I figured I would wait until the crowds thinned a little bit and not see the film in the first few weeks after release. I remember, as a kid, standing in line on the opening night of “Return of the Jedi” at Porter Square Mall in Dothan, Alabama; with what seemed like tens of thousands of people.
In Dothan, you didn’t get crowds like that, unless it was the Peanut Festival. Yes, that is a real thing and, yes, it was a rager. Think concert-rodeo-fair super-sized combo kind of event, ‘Bama style.
You know, Dothan is the peanut capital of the world, but … moving on.
If you haven’t seen “Star Wars: Rogue One,” go ahead and stop reading HERE.
I had read the prequel to Rouge One, called “Catalyst,” so I was very familiar with the scientific work of Dr. Erso, the fall of the Republic and turning into the Empire. Also, Rogue One is a prequel to a New Hope. So, it would appear they dig prequels. Bouncing around from planet to planet was cool.
Rogue One was a very in-depth look at a behind-the-scenes look at the Empire and the power structure. The same with the Rebellion, you got to see several layers deep in what was really going on a long time ago in that famed galaxy far, far away.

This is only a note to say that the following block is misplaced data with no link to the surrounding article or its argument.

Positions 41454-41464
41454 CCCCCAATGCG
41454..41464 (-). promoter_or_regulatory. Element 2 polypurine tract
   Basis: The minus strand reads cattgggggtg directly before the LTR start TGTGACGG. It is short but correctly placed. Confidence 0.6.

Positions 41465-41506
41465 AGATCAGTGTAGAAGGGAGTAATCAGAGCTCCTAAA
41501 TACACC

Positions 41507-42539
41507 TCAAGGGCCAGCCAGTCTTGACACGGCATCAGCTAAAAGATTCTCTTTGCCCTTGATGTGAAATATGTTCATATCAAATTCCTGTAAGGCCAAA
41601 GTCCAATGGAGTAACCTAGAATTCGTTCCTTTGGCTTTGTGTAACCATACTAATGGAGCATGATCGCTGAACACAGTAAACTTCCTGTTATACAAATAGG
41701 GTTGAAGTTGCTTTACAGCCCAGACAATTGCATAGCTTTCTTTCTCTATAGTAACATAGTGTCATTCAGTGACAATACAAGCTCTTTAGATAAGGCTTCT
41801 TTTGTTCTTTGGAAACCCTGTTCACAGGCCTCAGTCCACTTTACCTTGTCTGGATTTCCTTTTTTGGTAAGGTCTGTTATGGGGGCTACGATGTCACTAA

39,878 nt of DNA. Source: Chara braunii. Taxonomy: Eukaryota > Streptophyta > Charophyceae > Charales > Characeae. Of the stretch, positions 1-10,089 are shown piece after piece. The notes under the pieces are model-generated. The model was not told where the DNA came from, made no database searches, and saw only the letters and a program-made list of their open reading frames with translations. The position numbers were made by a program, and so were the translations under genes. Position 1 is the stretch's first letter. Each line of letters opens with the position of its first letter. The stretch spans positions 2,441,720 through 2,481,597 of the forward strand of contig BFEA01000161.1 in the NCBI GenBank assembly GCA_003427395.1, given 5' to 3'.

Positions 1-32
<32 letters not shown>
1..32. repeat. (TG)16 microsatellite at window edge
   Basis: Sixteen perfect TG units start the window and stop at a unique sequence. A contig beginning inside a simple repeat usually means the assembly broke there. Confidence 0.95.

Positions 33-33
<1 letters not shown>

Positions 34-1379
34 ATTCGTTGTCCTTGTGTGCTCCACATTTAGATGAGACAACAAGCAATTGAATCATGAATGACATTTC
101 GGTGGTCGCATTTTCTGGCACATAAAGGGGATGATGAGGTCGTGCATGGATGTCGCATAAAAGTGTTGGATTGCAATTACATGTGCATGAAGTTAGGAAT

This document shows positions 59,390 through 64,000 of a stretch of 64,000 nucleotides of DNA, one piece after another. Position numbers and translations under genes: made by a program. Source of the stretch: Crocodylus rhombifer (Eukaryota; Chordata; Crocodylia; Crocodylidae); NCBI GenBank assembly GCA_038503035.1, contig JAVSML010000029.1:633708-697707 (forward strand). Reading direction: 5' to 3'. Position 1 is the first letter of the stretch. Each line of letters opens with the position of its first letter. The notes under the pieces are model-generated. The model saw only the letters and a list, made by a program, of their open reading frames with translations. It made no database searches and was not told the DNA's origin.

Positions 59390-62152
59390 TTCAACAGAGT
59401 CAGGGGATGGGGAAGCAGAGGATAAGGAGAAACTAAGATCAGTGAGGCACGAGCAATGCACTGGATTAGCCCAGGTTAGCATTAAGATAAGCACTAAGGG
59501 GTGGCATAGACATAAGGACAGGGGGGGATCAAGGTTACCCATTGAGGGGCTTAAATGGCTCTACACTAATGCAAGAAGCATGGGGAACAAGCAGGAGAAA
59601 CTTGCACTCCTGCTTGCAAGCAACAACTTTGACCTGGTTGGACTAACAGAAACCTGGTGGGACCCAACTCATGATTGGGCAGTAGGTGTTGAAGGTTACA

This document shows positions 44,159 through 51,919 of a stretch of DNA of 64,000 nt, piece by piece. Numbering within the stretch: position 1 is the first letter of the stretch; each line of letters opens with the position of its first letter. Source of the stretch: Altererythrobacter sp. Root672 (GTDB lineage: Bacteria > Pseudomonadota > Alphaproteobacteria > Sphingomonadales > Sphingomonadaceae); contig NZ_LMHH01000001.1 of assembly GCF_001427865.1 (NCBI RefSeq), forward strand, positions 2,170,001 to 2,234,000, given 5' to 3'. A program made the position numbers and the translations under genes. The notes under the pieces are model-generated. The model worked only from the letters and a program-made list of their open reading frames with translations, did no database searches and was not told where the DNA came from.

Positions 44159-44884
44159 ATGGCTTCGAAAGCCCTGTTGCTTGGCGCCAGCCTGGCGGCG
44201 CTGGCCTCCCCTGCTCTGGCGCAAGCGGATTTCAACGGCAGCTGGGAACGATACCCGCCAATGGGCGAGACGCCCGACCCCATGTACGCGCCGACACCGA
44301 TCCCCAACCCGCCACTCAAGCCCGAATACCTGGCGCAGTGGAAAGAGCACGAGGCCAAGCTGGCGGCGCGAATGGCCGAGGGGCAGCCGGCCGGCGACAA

As the film progressed, in walks Grand Moff Tarkin — looking straight outta 1979.
The technology is known as computer generated imagery (CGI). The type of tech compiles computer graphics to build 3-D images that are both static and dynamic. In this case, a compilation of images leads to the resurrection of the No. 3 Imperial baddie.
But before Rogue One, we must go back to 1968 to a group of Russians. The same Russians that laughed at Nasa’s multimillion-dollar space pen that could write in zero gravity. The Ruskies had a 10-cent alternative: “we take pencil to space.”
So, in ‘68 a team of scientists, led by N. Konstantinov, developed high-level math in which they could move a digital cat across a computer screen. Winning.
“Superman,” “Aliens,” “Black Hole” really pushed the boundaries of its use and set the bar for what is possible, which, essentially, is anything. The slow-mo bullet effect in the “Matrix” films. That’s CGI tech, too.
This type of special effect changed movies then — and is 100 percent changing the game now. The ability to bring back imagery from our childhoods even cooler than it was then is awe-inspiring.
When I saw the end of Rogue One, I was 100 percent choked up to see the return of our beloved Princess. The world was certainly a better place with her in it.
As we played Star Wars on the playground in Dothan in 1980 — or as my wife and I enjoyed last weekend — the franchise always brought entertainment, hope and inspiration, as good versus evil waged war.
In loving memory of Carrie Fisher: may The Force be with us all.
Blake Dowling is CEO of Aegis Business Technologies. He writes for several organizations. You may reach him here: firstname.lastname@example.org.